"Hang on a minute," I said, and called my wife. I asked her in Arabic which cake she preferred and the saleswoman absolutely did not stop giving me that unnerving look, and now, hearing the Arabic, she produced a hint of an incomprehensible smile and covered her mouth with her hand. "Whipped cream," I said, relaying my wife's request after hanging up.
"But that costs NIS 150," the salesgirl said, not budging and continuing to smile in that peculiar way. That's it, no more, I couldn't stand it any longer. What does she mean, NIS 150? Hey, did anyone ask her how much it is? And why doesn't she get up? What makes her so sure that I won't buy the cake when I hear the price? The little slut, she thinks that because I'm an Arab I will never in my life buy a cake that costs NIS 150? Honey, you're messing with the wrong Arab here, and on the wrong day. You're messing with a media man of stature who has had it up to here with the cruddy racism of this country, who is sick of the way all you nothings treat Arabs. You don't know who you're messing with here. I'll talk to your manager, I'll get this place closed down, I'll sue you out of sight. I'll see to it that you're fired before this day is out, you and your defective look and that smile that's glued to your face.
"You'll be hearing from me," I told the salesgirl, who remained seated. She now looked a lot more worried, though.
"Fine," I told her as I stalked out, "you have good reason to be worried." I slammed the door behind me.
And my wife, I thought to myself, my head about to explode from excess cranial pressure, where does she come off sending me to this dumb place? Of all the dozens of bakeries she has to choose the most racist one of all. "Hello," I screamed at her over the phone before even getting into the car. "Tell me, what is it with you? Couldn't you send me somewhere a little more normal to buy a bloody chocolate cake?"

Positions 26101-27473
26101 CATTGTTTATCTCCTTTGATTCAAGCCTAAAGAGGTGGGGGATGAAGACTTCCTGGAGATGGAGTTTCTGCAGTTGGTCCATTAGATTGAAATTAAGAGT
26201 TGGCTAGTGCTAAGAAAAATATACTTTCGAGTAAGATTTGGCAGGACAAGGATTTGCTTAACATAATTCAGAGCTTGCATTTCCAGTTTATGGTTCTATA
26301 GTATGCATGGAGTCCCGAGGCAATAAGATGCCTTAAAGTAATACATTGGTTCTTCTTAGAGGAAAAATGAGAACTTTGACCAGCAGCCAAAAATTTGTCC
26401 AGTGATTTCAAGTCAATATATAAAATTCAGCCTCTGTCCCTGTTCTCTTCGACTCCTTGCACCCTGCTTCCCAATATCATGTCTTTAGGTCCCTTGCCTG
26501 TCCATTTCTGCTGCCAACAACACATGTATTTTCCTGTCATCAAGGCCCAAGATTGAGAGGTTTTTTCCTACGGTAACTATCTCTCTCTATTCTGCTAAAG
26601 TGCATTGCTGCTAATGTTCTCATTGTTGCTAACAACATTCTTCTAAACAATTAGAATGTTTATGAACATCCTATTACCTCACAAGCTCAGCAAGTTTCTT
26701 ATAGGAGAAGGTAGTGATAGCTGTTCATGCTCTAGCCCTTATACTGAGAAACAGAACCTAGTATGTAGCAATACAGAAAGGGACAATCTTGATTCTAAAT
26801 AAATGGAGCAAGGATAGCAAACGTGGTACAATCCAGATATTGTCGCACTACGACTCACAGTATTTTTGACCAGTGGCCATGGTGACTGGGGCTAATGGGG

"What happened?" my wife asked.
"Why do you insist? Why? Why are you so stubborn? That's what I want to understand."
"Sorry," she replied. "I just like them because they make it a policy to employ people with mental problems. Did something happen? You worry me."
"What?" I stammered and glanced back at the bakery. "No - It's just - I was confused - I didn't find - And it's so hot ..."
"I knew you'd get upset," she said.
"No, no. Sorry. Here, I found it, I found it. I'll be right there, with real whipped cream, you said, right?"
I returned to the store with head bowed. I took the cake with the whipped cream to the counter. The salesgirl was busy with another customer and didn't even look at me. "But that one costs NIS 20," she told the customer, who wore a skullcap. He paid and thanked her. On the radio they were talking about a syllabus that's not Zionist enough in some political science department.
Want to enjoy 'Zen' reading - with no ads and just the article? Subscribe todaySubscribe now